Danielle Servedio, a student at New York's School of Visual Arts, is a frugal shopper. She found an apartment in Hoboken, New Jersey, to avoid paying Manhattan rents. She has a keen eye for a bargain at the grocery store, buying mostly items that are on sale. She filches cleaning supplies from her parents' house when she goes home to visit. But when it comes to shoes, she gives Carrie Bradshaw, Sex and the City's footwear-obsessed columnist, a run for her Manolos.
"I'm partial to stilettos," the 21-year-old Servedio says, stretching out her foot to reveal a sexy $350 pair of open-toed Via Spiga pumps, with pink and yellow polka dots and three-inch heels.
Patrick Hayes, 43, an account manager with Selway Machine Tool Co. in Union City, California, is an unrepentant skinflint when it comes to buying computer equipment and cameras, vigilantly searching online for rock-bottom prices. But when it comes to the premium Belvedere vodka in his martinis, he's utterly indifferent to cost. "I don't even think about the price because I know I'll enjoy it," he says. "The taste is so dramatically different, I never order anything else."
Joan and Robert Weiner, empty nesters in Sudbury, Massachusetts, recently completed an extensive remodeling of their colonial home, including a top-of-the-line kitchen renovation. Joan figures she spent $4,000 for her cherished Sub-Zero refrigerator, $900 for a warming drawer, and $1,200 for a state-of-the-art Fisher & Paykel dishwasher that Robert, a gadget fanatic, thought was "the coolest thing ever." But when it's time to stock up on paper goods, you're likely to find her hauling home a giant 12-pack of Bounty from her neighborhood warehouse discounter. "I'm a cheapskate," she says unapologetically. "When it came to this house, I didn't give in on anything. But when it comes to food shopping, or cleaning products, if it's not on sale, I won't buy it."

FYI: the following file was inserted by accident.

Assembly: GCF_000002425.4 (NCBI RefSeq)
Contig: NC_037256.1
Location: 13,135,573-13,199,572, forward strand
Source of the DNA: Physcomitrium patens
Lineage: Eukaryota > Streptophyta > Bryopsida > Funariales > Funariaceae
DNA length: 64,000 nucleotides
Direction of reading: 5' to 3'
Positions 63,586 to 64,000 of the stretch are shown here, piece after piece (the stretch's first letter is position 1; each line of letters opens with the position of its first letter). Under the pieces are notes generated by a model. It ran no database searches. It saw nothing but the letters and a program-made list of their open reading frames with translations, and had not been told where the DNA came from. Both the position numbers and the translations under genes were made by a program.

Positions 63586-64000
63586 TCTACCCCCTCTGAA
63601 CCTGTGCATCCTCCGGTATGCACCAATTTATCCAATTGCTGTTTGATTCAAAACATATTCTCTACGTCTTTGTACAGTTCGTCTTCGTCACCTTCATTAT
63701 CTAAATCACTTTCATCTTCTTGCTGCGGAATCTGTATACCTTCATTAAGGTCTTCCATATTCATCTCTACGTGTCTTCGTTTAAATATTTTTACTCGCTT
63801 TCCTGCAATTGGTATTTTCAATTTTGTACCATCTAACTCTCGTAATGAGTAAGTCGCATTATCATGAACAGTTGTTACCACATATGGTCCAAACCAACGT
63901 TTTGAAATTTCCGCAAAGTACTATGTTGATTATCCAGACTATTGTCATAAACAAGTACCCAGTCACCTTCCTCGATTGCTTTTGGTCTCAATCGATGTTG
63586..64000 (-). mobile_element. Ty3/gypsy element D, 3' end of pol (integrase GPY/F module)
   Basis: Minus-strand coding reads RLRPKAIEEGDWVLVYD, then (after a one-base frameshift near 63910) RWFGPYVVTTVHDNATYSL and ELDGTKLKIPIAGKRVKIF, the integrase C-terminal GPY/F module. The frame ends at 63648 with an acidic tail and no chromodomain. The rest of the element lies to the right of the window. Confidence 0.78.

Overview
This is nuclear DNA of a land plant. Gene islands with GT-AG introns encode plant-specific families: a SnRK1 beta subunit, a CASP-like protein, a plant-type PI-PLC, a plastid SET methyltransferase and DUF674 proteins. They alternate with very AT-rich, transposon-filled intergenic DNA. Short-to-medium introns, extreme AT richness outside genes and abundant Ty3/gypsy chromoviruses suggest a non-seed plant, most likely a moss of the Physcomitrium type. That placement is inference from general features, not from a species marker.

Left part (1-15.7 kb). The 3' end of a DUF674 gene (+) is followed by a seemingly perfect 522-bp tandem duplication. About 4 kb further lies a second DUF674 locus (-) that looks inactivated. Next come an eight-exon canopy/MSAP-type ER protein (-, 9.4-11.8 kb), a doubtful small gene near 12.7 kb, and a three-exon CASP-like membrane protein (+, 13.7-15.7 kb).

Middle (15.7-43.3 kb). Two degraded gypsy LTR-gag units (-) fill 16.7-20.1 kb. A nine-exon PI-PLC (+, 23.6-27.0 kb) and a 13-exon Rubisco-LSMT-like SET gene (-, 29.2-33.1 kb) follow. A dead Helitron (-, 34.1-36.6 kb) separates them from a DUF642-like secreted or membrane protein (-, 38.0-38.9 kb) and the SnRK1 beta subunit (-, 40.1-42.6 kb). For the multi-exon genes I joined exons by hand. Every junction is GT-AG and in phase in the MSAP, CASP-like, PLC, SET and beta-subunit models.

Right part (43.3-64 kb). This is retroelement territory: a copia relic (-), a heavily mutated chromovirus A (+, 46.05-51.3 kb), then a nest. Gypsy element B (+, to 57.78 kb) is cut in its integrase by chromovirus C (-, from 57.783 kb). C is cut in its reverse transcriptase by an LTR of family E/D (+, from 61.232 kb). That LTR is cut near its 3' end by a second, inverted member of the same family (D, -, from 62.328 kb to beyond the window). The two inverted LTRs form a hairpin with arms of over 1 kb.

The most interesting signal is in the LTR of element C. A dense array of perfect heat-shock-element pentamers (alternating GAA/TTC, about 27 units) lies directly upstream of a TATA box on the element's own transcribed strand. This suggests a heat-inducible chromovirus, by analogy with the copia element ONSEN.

These consumers, with their schizophrenic buying habits—spendthrifts on some products, tightwads on others—are part of a growing trend, says Michael Silverstein, a senior vice president and director for the Boston Consulting Group. "They're willing to pay a premium price for products and services that possess higher levels of quality, taste, and aspiration—but are not so expensive as to be out of reach," he says. Silverstein uses the term "new luxury" to describe these products. Think Starbucks coffee, Aveda shampoo, Victoria's Secret lingerie, BMW cars, and Viking ranges—all of which command a pretty penny and engender fanatical customer loyalty.
Silverstein and his former BCG partner, Neil Fiske, have been studying this phenomenon, which they term "trading up," for the past 10 years, during which they have analyzed more than 30 categories of consumer goods and services and surveyed 2,300 consumers about their buying habits. Their new book, Trading Up: The New American Luxury (Portfolio, 2003), documents their investigation into the forces driving this trend and profiles companies that have cracked the code to success in this market.